was an interesting and important article in last month's Digital
Journalist. It was written by Ken Irby of Poynter Institute
and was entitled "A
Photojournalistic Confession." If you haven't read it,
yet, I urge you to click on the hyperlink and read it now.
known Kenny Irby for a number of years. He was a fine photographer
and a fine photo editor in his short time at Newsday. So, I
was anxious to read to what he was confessing.
The man confessed to having burned and dodged some of his news
daresay that he wasn't the first, nor will he be the last to
do such a thing. Especially with the advent of Photoshop. Ah,
yes, gentle friends, I have certainly been
guilty of that, myself. Irby went on to expound
on the ethics of such manipulation. How much is
acceptable and how much is too much.
have been grandiose debates on the web concerning these ethics
and the increasing number of abuses that keep cropping up.
I e-mailed Ken my thoughts on this matter along with a couple
of my photos to illustrate my point, and I would like to share
this with you now. Here are excerpts from the e-mail.
Newsday Staff Photographer, Retired
ethics of Photoshop is what I really mean to discuss here.
I have used dodging and burning and "The
Hand of God" in varying degrees to make my photos more
printable, more interesting, more dramatic. It was always
that as long as I didn't change the editorial content of
that I had the right to enhance the photo to depict the mood
that I saw in the scene. Burning down a highlite or holding
in the eye sockets was permissible. Even making a print a
bit darker to evince the mood that was a part of a scene
And now, in Photoshop, it is so much easier and these darkroom techniques can
be done much better and with so much more accuracy. But, where do you draw the
line? How much is enough and how much is unnacceptable?
Much has been written in professional circles about the uses and abuses that
are coming to light. Not only lately with Photoshop, but with famous photos by
famous photographers who not only set up some of these photos but used hot water
and ferrocynide to enhance their prints. Is it any wonder that the reading public
has less and less trust in the media? It's hard enough to believe what you read
in the press and now it's difficult to accept what you see, as well.
In 1963, Newsday assigned me to cover the Funeral of assassinated president John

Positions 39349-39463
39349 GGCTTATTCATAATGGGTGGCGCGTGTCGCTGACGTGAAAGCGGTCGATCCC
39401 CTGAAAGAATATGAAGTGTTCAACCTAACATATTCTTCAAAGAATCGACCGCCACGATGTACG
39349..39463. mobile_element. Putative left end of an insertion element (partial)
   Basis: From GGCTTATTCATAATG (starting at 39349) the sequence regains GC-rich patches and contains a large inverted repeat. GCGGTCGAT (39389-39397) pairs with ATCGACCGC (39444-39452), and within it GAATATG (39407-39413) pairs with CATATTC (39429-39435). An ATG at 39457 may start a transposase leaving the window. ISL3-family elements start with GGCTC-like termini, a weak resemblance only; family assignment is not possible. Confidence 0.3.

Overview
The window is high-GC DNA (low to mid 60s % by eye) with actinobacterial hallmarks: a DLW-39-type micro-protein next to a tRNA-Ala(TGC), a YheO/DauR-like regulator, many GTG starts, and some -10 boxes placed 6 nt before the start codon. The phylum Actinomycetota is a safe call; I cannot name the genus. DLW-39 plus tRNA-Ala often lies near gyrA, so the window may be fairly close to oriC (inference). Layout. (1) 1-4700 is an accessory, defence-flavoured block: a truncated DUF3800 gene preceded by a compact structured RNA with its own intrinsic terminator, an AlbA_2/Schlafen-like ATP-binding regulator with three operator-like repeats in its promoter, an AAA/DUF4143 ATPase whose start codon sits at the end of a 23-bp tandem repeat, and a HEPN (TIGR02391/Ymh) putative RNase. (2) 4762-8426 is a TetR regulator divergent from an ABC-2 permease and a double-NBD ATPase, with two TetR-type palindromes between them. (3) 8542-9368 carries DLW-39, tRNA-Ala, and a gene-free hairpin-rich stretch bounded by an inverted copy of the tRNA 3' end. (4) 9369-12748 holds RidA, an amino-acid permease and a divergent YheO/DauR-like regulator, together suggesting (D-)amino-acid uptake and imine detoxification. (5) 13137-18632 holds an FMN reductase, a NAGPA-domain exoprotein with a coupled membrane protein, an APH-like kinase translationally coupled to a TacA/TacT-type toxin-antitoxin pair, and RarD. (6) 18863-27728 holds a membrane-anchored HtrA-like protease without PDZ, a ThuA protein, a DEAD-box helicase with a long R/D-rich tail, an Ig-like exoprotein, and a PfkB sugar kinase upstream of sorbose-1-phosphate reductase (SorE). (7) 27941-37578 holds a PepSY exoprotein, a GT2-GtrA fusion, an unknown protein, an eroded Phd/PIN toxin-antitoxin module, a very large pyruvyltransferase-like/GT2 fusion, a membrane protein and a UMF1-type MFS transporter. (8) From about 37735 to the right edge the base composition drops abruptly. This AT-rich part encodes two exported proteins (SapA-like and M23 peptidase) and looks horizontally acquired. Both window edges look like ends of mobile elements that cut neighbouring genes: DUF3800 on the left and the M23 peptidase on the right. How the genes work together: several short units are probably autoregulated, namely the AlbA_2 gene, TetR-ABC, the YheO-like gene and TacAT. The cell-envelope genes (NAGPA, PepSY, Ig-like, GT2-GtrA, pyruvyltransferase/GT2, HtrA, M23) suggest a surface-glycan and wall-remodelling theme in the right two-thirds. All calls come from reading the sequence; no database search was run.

F. Kennedy. At the gravesite in Arlington National Cemetery, I made one of the
most important photos of my career when I photographed the widow, Jacqueline
Kennedy holding the flag that had just draped her husband's casket. At that time,
the longest lens that I had was a borrowed Leitz 180mm. The photo showed Mrs.
Kennedy and a number of people who were at the graveside. When I printed the
shot, I saw a woman, beset by tragedy, who was for the moment, all alone. I cropped
as many of the other people out of the photo as I could. Those who, by necessity,
remained in the photo, were burned down so that they were barely recognizable.
It captured the mood, exactly as I saw it on that sad day. It made for a very
dramatic and telling photo of the widow standing at her husband's grave, holding
the flag that had just been presented to her.
Except!!! Except for the Army officer standing right behind her at the left side
of the photo. Try as I might to burn his face down so it wasn't so distracting,
I couldn't get him dark enough without affecting Mrs. Kennedy's face as well.
I did the best that I could, but his face was so light that it drew the viewer's
eye away from Jackie Kennedy's face. That's the photo that ran in the paper,
the next day. That's the photo that I entered in several photo contests. And
that's the photo that I archived on my computer hard drive when we got into the
However, I opened that file, recently, to make a Power Point slide show
for something that I am working on and I took one more shot at burning
down that offending
light area in Photoshop. I had reasonably more success this time due to
the fact that I could block out Mrs. Kennedy's head so that the burning
her. But, that light area was so washed out that I started to get artifacting
long before the area got dark enough. What to do? Enter the Clone Tool.
I was able to pick up a deep, dark tone and just clone it into the area
where the bright
spot had been.
Perfect. Now it is exactly the way I want it. BUT, I would never offer
this version to run in a publication. Why? Because it is made artifically.
It is no longer
reality. If I could have darkened the offending area by burning it down,
the figure would still have been in the photo, albeit too dark to really
But by cloning it, I moved matter around in a manner that altered reality.
Semantics? Maybe. But in spite of my belief that photography is an amalgam of
art and science, I believe even more strongly that photography in journalism
needs to adhere to a higher standard.
I am enclosing a couple of pictures of my own to illustrate these points.
Newsday Staff Photographer, Retired.